The Dog Who Saved the World Cup for England

Central Press/Getty Images
Central Press/Getty Images

Although Portuguese striker Eusébio scored nine goals in the 1966 World Cup and England's Geoff Hurst booted four goals to lead the home team to victory, neither of them was the real most valuable player of that year's Cup. That distinction went to an English pooch named Pickles.

As part of the ramp-up to hosting the 1966 World Cup, English soccer officials had been displaying the Jules Rimet Trophy that went to the Cup's winner in various places around the country. That March, the trophy had been residing in Methodist Central Hall in Westminster under the watchful eyes of five guards.

Something went awry on the morning of March 20, though. The guard who normally stayed at the trophy's side had the day off, and at some point—when the other four members of the security detail were enjoying their coffee or a quick trip to the loo—thieves broke in a back door of the hall and swiped the trophy.

As you might imagine, this theft didn't reflect too well on England. Hosting the World Cup is a complex, logistically difficult operation, and while everything may not go totally according to plan, FIFA at least expects host countries not to lose the trophy itself. The theft immediately became the biggest story in the British press, and Scotland Yard was soon inundated with crackpot theories and false leads.

Eventually, the police received a ransom demand: The thief would return the trophy in exchange for £15,000 in small bills. Scotland Yard and soccer officials reluctantly went along with this plan, but a trailing police van spooked the thief before he led them to the trophy. After police apprehended the suspect, a petty grifter named Edward Betchley, he claimed he was only a middleman who was working for a shady, possibly fictitious character known as "The Pole."

The police had their man, but they were still short one Jules Rimet Trophy. That's where Pickles, a four-year-old mutt, entered the picture. On March 27, Pickles was out for a walk in South London with his owner, David Corbett, when something under a hedge distracted the pup. Pickles insisted on investigating the situation and eventually pulled out a newsprint parcel tied together with string. When Corbett opened the parcel, he realized that Pickles had found the Jules Rimet Trophy. It's still not clear how the trophy ended up under the hedge in the first place.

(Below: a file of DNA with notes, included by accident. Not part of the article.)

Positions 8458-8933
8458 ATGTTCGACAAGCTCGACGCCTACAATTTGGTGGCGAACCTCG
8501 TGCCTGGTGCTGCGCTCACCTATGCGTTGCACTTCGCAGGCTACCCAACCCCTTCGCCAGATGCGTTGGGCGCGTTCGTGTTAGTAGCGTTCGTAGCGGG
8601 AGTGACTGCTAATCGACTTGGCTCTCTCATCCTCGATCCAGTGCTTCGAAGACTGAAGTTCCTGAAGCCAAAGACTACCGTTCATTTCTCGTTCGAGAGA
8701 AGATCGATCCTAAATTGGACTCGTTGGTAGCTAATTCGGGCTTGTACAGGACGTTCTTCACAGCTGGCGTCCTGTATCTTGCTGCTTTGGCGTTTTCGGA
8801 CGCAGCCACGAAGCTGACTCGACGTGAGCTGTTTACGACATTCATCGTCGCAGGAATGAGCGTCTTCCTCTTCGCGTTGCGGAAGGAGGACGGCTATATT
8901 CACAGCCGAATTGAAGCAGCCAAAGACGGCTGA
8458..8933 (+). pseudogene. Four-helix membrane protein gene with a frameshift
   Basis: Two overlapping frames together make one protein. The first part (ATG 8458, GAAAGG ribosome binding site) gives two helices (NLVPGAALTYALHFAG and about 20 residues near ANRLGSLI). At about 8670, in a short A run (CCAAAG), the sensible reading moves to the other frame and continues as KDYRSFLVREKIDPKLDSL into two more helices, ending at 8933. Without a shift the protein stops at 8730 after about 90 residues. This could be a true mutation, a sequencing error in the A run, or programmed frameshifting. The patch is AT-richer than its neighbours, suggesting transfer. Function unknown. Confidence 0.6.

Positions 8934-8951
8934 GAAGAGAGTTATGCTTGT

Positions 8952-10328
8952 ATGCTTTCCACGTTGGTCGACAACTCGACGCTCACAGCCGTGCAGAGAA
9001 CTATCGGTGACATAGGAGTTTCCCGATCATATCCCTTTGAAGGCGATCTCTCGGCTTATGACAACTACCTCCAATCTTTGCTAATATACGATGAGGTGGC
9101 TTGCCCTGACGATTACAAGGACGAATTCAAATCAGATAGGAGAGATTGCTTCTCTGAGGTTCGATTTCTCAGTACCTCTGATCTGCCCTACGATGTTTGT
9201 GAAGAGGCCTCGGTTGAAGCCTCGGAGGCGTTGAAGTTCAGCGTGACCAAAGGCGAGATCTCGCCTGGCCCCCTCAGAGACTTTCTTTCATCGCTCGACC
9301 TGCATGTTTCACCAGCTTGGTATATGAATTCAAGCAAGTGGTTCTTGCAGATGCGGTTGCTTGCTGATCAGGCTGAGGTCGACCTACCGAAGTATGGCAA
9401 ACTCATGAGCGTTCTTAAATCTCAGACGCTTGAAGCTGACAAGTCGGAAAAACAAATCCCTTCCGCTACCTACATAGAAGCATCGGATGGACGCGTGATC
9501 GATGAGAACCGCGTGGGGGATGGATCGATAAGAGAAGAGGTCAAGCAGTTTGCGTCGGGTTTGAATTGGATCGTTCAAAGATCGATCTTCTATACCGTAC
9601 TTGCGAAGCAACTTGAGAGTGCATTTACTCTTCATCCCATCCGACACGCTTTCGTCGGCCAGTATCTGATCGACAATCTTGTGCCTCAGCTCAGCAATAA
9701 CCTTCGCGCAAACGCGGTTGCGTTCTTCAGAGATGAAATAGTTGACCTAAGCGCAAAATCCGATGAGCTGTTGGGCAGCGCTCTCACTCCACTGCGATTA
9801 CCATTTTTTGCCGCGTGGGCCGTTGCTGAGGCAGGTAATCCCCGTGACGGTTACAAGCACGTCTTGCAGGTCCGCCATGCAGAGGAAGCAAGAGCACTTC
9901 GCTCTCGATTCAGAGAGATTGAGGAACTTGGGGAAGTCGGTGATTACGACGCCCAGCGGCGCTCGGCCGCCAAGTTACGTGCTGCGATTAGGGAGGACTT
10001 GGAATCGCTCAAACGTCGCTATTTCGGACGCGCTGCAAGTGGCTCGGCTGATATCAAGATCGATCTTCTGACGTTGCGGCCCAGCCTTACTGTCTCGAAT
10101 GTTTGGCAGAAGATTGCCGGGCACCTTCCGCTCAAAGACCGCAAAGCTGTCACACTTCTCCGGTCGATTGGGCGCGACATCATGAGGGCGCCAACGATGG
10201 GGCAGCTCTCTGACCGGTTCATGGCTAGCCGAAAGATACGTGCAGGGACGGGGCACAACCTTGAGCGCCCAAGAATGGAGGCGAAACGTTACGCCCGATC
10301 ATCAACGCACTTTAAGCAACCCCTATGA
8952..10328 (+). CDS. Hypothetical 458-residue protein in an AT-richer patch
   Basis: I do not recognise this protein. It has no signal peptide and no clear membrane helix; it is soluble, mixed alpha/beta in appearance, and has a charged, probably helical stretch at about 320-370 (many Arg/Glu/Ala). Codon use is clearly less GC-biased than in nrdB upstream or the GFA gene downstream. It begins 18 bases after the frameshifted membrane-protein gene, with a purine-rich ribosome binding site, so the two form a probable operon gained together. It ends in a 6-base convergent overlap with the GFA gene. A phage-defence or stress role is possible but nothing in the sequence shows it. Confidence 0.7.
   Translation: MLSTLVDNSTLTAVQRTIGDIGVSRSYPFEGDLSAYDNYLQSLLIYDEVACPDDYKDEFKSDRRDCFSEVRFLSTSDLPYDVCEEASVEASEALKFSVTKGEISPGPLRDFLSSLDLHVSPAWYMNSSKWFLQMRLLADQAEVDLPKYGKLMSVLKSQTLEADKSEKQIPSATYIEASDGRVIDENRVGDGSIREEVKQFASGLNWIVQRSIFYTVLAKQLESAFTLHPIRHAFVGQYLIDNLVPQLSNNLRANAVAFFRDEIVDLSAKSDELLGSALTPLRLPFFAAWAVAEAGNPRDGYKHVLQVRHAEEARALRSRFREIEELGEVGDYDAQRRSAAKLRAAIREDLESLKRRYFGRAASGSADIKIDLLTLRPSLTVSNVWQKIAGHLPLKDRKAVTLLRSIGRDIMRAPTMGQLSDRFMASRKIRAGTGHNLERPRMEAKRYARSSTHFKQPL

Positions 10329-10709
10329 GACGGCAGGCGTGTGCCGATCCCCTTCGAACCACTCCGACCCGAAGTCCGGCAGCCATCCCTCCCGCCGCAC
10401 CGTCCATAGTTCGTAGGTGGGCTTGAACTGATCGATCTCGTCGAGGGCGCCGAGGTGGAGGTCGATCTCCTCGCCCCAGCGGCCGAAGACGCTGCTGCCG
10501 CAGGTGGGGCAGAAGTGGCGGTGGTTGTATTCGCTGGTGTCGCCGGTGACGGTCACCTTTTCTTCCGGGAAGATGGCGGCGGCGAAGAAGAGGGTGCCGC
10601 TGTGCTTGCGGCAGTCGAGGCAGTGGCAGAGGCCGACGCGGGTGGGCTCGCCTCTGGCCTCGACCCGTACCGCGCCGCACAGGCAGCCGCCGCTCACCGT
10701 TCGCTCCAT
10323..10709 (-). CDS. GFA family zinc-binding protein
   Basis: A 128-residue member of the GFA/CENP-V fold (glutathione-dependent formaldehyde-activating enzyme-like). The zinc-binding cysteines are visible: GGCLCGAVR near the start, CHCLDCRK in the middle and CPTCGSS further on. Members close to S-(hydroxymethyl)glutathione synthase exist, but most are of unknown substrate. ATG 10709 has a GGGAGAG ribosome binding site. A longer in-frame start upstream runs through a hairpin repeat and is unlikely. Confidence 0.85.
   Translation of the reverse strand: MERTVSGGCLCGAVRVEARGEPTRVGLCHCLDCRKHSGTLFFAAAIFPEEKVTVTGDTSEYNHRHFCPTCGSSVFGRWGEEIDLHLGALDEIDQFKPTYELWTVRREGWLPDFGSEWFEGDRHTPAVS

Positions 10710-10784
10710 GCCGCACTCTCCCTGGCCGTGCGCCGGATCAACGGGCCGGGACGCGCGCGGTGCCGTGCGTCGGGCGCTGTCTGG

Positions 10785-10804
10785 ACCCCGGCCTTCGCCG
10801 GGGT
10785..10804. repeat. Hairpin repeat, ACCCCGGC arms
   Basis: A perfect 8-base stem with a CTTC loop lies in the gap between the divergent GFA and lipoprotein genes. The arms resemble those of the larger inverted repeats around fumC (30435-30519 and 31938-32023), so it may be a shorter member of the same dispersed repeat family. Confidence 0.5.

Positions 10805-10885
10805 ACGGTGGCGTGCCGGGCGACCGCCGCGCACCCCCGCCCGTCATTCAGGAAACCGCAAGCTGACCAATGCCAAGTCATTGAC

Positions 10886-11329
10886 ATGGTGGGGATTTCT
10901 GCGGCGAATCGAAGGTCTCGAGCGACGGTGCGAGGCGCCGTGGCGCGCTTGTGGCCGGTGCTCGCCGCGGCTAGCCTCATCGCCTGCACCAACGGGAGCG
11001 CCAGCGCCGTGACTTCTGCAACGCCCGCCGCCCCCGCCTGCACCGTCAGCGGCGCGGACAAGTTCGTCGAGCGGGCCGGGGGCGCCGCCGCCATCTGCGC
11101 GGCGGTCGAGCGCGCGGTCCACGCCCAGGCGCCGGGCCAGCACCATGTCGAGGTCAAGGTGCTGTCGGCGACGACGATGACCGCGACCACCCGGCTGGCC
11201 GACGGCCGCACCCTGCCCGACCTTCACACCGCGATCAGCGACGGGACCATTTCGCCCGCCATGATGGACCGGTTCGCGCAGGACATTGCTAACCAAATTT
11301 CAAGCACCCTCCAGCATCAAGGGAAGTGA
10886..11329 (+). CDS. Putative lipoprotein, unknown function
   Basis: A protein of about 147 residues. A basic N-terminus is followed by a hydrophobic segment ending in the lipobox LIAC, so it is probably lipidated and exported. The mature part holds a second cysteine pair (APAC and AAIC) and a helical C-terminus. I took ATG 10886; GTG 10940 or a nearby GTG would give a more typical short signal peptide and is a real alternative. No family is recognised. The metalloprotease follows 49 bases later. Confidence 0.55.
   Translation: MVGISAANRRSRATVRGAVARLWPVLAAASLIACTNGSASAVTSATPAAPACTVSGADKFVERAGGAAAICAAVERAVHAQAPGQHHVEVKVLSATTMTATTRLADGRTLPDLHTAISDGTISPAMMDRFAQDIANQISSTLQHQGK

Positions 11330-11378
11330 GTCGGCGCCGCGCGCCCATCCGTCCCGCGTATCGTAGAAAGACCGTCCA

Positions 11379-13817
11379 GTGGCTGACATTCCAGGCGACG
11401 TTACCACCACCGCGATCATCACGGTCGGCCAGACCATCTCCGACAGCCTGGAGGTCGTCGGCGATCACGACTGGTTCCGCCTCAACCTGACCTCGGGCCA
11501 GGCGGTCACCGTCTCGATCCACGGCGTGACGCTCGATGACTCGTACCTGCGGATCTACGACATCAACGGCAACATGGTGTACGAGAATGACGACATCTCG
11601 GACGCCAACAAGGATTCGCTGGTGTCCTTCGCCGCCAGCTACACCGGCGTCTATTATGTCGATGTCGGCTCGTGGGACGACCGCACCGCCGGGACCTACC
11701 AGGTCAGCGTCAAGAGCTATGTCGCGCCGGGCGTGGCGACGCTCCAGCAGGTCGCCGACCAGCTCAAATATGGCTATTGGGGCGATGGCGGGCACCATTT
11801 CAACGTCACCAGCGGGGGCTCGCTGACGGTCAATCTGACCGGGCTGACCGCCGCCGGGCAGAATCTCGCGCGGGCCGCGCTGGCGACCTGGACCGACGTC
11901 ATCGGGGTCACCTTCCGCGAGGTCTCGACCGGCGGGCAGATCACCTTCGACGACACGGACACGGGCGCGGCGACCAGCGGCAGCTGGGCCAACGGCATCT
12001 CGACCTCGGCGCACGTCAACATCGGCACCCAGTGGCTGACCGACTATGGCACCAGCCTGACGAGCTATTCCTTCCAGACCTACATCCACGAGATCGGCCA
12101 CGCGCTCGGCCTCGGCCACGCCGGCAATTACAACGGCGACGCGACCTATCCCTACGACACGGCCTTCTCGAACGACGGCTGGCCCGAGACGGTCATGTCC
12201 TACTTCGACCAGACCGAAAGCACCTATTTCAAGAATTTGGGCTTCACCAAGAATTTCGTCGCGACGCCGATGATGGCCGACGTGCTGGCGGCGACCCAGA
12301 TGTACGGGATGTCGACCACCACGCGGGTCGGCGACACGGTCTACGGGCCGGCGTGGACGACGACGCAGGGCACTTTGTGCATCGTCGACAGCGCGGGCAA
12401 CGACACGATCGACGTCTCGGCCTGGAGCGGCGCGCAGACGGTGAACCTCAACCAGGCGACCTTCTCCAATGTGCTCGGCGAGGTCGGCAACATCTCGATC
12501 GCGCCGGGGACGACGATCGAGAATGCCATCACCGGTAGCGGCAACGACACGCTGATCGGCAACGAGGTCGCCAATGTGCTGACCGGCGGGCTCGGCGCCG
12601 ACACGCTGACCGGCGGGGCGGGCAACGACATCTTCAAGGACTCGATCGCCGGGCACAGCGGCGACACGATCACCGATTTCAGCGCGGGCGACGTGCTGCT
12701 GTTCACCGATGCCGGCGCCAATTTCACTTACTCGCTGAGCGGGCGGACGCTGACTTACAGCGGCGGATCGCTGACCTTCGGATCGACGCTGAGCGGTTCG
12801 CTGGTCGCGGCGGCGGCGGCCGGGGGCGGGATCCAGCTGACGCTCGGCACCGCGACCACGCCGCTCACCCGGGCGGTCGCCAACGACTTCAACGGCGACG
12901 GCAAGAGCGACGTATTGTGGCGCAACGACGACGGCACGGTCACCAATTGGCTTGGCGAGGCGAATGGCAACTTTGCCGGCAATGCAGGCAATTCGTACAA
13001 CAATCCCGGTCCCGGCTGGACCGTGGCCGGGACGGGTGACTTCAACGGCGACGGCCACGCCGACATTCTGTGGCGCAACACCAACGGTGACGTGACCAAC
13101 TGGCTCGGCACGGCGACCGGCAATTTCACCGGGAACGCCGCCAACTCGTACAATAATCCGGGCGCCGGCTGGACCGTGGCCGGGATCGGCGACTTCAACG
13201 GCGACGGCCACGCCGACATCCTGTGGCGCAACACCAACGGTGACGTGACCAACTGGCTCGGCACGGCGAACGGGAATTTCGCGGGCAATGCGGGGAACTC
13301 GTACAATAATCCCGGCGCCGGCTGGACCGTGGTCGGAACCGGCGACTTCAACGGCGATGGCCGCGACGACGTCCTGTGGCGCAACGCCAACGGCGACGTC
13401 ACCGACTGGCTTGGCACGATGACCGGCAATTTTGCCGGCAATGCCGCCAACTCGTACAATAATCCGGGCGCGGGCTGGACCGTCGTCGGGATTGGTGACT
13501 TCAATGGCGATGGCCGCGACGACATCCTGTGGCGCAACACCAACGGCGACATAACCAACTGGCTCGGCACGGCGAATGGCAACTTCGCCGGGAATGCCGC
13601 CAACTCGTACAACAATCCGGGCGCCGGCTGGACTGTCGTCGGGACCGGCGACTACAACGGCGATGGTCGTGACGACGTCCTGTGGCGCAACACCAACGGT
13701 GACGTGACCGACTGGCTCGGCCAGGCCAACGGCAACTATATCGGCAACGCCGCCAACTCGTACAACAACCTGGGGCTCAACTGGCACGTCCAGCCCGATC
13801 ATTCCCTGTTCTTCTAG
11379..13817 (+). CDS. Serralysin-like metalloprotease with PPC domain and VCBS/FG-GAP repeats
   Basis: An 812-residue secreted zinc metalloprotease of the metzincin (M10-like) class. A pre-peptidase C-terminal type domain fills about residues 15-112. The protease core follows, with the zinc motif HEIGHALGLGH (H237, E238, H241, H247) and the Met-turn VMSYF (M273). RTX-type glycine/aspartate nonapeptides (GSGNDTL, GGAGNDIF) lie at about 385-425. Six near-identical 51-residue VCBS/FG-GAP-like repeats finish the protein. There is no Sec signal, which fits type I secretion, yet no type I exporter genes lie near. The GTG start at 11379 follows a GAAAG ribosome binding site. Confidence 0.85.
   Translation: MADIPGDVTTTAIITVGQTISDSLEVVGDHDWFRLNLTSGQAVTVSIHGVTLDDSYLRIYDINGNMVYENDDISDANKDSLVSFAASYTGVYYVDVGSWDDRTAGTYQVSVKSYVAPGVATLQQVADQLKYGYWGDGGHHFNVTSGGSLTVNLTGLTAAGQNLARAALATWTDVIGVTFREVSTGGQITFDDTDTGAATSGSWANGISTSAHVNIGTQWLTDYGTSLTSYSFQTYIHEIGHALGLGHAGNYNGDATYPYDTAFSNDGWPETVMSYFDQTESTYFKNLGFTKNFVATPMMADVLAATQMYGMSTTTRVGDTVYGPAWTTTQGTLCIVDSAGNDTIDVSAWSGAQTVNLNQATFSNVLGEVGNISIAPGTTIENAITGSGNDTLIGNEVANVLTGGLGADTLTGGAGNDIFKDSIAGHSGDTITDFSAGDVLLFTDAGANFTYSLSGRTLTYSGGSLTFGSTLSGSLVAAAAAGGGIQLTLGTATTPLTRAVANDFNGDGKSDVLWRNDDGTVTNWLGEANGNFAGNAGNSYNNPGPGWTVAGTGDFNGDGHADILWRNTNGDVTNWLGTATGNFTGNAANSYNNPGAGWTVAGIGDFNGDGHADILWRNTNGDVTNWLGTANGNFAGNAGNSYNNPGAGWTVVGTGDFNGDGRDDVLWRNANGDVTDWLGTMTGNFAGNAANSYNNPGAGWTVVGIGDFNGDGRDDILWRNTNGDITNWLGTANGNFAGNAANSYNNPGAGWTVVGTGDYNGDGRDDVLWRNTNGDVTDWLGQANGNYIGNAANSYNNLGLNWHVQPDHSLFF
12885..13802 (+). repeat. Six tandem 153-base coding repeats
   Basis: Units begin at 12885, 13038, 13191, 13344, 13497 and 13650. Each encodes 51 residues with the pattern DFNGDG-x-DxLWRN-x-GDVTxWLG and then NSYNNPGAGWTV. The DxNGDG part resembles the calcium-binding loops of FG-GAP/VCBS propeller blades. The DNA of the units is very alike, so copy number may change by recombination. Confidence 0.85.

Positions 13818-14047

Corbett ran the trophy to his local police station, but the cops thought the story of Pickles miraculously finding the trophy in a bush was a bit far-fetched. Suspecting Corbett could be responsible for the trophy's theft, detectives questioned him until 2:30 a.m. and made him stand in a lineup before clearing his alibi for the day of the burglary.

Pickles, the dog who found the stolen World Cup trophy, is offered a part in the comedy film 'The Spy with a Cold Nose', 29th March 1966
Central Press/Hulton Archive/Getty Images

Once Corbett was cleared, the media got the story, and Pickles became an international star. Offers to visit foreign countries rolled in for the heroic hound, and he received a free year's supply of dog food. Pickles even starred in a feature film, The Spy With the Cold Nose (as seen in the still above). At the height of Pickles's popularity, he was earning what would amount to more than $600 a day for Corbett in today's dollars.

Better still, when the English team won the World Cup that year, the players asked for Pickles to attend the celebratory banquet and even let him lick their plates clean. Corbett received a £3,000 reward that he used to buy a house in Surrey.